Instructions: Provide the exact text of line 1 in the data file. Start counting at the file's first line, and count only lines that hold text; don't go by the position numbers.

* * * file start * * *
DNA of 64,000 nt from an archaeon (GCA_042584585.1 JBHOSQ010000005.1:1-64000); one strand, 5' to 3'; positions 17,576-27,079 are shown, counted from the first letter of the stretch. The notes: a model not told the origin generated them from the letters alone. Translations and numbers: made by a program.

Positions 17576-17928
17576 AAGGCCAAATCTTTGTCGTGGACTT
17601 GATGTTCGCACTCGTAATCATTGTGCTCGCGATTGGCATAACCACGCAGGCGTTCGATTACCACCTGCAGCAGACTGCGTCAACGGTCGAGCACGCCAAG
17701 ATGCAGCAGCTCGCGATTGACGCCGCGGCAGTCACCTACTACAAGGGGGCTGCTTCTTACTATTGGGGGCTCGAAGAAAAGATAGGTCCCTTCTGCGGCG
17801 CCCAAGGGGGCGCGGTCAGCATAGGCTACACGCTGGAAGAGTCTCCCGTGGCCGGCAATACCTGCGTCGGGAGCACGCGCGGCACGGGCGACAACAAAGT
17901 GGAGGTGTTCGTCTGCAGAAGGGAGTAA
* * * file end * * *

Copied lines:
DNA of 64,000 nt from an archaeon (GCA_042584585.1 JBHOSQ010000005.1:1-64000); one strand, 5' to 3'; positions 17,576-27,079 are shown, counted from the first letter of the stretch. The notes: a model not told the origin generated them from the letters alone. Translations and numbers: made by a program.